RBG is far from the only American icon bobblehead that the Hall of Fame store has produced in such minute detail. They also have bobbleheads of Abraham Lincoln ($30), Theodore Roosevelt ($30), Alexander Hamilton ($30), and dozens of others.

For more information on the RBG bobblehead, head here. Shipments will hopefully be sent out by December 2020 while supplies last.

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5 World War I-Era Tips for Celebrating Thanksgiving in Strange Times

Thanksgiving Day menu from November 1917 at Fort D. A. Russell in Cheyenne, Wyoming.
Thanksgiving Day menu from November 1917 at Fort D. A. Russell in Cheyenne, Wyoming.
National World War I Museum and Memorial

The year 2020 has been one of hardships, sacrifices, and reimagined traditions. As the United States enters the holiday season with COVID-19 cases at a record high, this reality is more undeniable than ever.

Thanksgiving may look different for many people this year, but it won’t be totally unprecedented. Whether you’re connecting with people remotely, entertaining a smaller group, or trying out a new menu, you can find guidance in the records of Thanksgivings past.

As a 1918 newspaper article from the National World War I Museum and Memorial’s archives reads, “The thanks of the Yanks may differ this year from that of peace-time Novembers, but [...] the spirit of the day is always the same, however much the surroundings may differ."

Americans celebrating Thanksgiving at home and abroad during World War I had to deal with food shortages, being away from family, and, in 1918, a global pandemic. Mental Floss spoke with Lora Vogt, the World War I Museum’s curator of education, about what people making the best of this year’s holiday can learn form wartime Thanksgiving celebrations.

1. Mail Treats to Loved Ones.

Thanksgiving postcard from 1918.National World War I Museum and Memorial

Even when separated by great distances, families found ways to share food on Thanksgiving a century ago. “We have all of these letters from service members saying thanks for the candy, thanks for the cakes, thank you for the donuts—all of these foods they were sent from their loved ones when they couldn't be together,” Vogt tells Mental Floss.

If you're spending Thanksgiving apart from the people you love this year, sending them a treat in the mail can be a great way to connect from a distance. Just remember that not everything people mailed to each other during World War I belongs in a modern care package. “I would suggest you forgo the live chickens,” Vogt says. “The USPS has been through so much this year already.”

2. Try a New Recipe.

Food shortages made ingredients like sugar, wheat, and red meat hard to come by during World War I. In 1918, the U.S. government released a cookbook titled Win the War in the Kitchen, which featured ration-friendly recipes. Americans aren’t dealing with the same food shortages they saw during World War I (or even March 2020) this Thanksgiving, but an unconventional celebration could be the perfect excuse to recreate a dish from history. Some recipes from Win the War in the Kitchen that could fit into your Thanksgiving menu include corn fritters, lentil casserole, carrot pudding, Puritan turkey stuffing, and maple syrup cake with maple syrup frosting. You can find the full digitized version of the book at the National World War I Museum’s online exhibit.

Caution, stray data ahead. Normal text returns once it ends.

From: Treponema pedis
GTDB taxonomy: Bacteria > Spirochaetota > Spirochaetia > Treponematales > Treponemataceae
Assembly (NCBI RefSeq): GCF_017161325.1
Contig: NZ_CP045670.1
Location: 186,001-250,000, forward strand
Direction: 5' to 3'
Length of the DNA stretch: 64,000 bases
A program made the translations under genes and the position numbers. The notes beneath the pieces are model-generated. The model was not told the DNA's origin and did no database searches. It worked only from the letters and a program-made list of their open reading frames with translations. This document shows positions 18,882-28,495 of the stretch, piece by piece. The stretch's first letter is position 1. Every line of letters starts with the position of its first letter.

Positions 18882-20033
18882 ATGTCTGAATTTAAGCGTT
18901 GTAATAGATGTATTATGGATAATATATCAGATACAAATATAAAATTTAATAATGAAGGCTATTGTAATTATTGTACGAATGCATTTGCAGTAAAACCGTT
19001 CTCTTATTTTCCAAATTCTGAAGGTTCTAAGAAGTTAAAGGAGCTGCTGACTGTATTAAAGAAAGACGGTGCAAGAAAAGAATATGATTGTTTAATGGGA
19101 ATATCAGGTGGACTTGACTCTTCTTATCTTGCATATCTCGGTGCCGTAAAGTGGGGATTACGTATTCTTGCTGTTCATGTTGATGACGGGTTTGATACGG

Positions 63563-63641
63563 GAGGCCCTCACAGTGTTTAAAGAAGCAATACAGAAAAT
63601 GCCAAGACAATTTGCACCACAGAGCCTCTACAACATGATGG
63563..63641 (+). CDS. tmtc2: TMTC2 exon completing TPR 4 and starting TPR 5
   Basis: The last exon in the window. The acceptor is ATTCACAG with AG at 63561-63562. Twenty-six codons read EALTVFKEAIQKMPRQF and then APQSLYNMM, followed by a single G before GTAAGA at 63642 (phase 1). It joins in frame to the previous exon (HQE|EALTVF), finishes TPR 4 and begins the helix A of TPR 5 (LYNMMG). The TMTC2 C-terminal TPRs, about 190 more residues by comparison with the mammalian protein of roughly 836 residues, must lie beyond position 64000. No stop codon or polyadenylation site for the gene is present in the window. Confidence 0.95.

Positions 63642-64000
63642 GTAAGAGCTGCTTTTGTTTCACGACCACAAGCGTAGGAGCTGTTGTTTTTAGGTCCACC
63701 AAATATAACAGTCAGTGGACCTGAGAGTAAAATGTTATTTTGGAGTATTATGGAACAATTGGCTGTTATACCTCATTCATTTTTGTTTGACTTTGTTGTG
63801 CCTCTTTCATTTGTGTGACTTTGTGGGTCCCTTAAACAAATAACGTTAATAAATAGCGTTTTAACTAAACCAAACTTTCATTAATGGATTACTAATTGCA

3. Depart From Tradition.

This year is the perfect opportunity to break the rules on Thanksgiving. That means instead of sitting down to a stuffy dinner at a set time, you could enjoy a relaxed day of eating, drinking, and binge-watching. This excerpt from a 1918 letter written by serviceman James C. Ryan to his mother may provide some inspiration:

"Had Thanksgiven [sic] dinner at Huber's over in Newark. Collins was in Cleveland on a furlough and Huber and his wife was alone with me [...] Started off with a little champagne and I certainly did put away an awfull [sic] feed. Had several cold bottles during the day and after coming back from a movie we had a few and some turkey sandwiches."

“Starting off with a little champagne does not sound like a bad plan,” Vogt tells Mental Floss. “And it was very much a small pod. They have their variation of Netflix, and then turkey sandwiches at the end of the day. Certainly some similarities and some inspiration there.”

Thanksgiving festivities were also unconventional for soldiers serving overseas in World War I. While stationed "somewhere in France" on November 29, 1918, Hebert Naylor wrote to his mother describing a Thanksgiving with two big meals—and not a turkey in sight:

“We came back and had breakfast at 10 o’clock. It consisted of pancakes, syrup, bacon and coffee. We had the big dinner at 4:30 PM and I tell you it was quite a dinner to be served to so many men. It consisted of baked chicken, creamed corn, french fried potatoes, lettuce, pie, cake and coffee. This was the first pie and cake I had since I left home and believe me it tasted good.”

4. Find Normalcy Where You Can.

Thanksgiving 1918 for the 79th Aero Squadron at Taliaferro Field, Hicks, Texas.National World War I Museum and Memorial

No matter what your Thanksgiving looks like in 2020, making room for a couple of traditions can provide much-needed comfort in a year of uncertainty. Even people celebrating during wartime 100 years ago were able to incorporate some normalcy into their festivities. On November 29, 1917, serviceman Thomas Shook wrote about seeing a football game while at army training camp: “In the afternoon several of us went to the Army vs. Ill. U. football game. There sure was some crowd. Army lost the game first they have lost.”

Keeping some classic items on the menu is another way make the day feel more traditional. Army trainee Charles Stevenson wrote to his grandmother on Thanksgiving 1917: “We had about the best dinner I ever ate today—turkey, cranberry sauce and cranberries, fruit salad, mashed potatoes, gravy, dressing, tea and mine [sic] pie. Pretty fine eating for the soldier bosy [sic].”

5. Share What You’re Thankful For.

During the Great War’s darkest moments, some service members were still inspired to express gratitude when Thanksgiving rolled around. Thomas Shook wrote in a letter to his parents dated November 28, 1918 that after surviving the war, he had now escaped the Spanish Flu that was infecting many of the men he served with. Despite the hardships he endured, he was thankful to have been spared by the virus and be on his way home.

Wherever you are this Thanksgiving, sharing what you’re grateful for with loved ones—even if it’s by phone, Zoom, or a handwritten letter—is a simple way to celebrate the holiday.